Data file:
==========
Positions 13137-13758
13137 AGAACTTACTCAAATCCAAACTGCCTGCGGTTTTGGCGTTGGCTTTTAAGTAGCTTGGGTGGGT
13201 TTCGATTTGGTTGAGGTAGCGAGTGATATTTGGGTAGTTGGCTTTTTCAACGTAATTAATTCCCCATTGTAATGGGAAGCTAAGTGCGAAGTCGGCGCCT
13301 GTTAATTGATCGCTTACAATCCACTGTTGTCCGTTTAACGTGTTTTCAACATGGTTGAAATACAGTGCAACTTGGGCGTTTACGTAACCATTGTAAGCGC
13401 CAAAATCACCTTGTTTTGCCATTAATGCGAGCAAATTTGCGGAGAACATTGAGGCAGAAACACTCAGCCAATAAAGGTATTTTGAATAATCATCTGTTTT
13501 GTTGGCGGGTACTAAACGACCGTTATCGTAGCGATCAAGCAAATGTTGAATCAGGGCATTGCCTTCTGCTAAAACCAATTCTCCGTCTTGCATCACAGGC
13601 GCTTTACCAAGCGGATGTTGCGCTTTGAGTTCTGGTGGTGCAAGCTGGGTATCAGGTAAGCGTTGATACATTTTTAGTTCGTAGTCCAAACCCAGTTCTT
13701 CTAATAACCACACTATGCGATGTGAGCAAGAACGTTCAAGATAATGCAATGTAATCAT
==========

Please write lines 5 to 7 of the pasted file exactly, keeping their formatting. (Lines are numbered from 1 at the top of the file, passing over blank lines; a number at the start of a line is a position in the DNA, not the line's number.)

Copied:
13401 CAAAATCACCTTGTTTTGCCATTAATGCGAGCAAATTTGCGGAGAACATTGAGGCAGAAACACTCAGCCAATAAAGGTATTTTGAATAATCATCTGTTTT
13501 GTTGGCGGGTACTAAACGACCGTTATCGTAGCGATCAAGCAAATGTTGAATCAGGGCATTGCCTTCTGCTAAAACCAATTCTCCGTCTTGCATCACAGGC
13601 GCTTTACCAAGCGGATGTTGCGCTTTGAGTTCTGGTGGTGCAAGCTGGGTATCAGGTAAGCGTTGATACATTTTTAGTTCGTAGTCCAAACCCAGTTCTT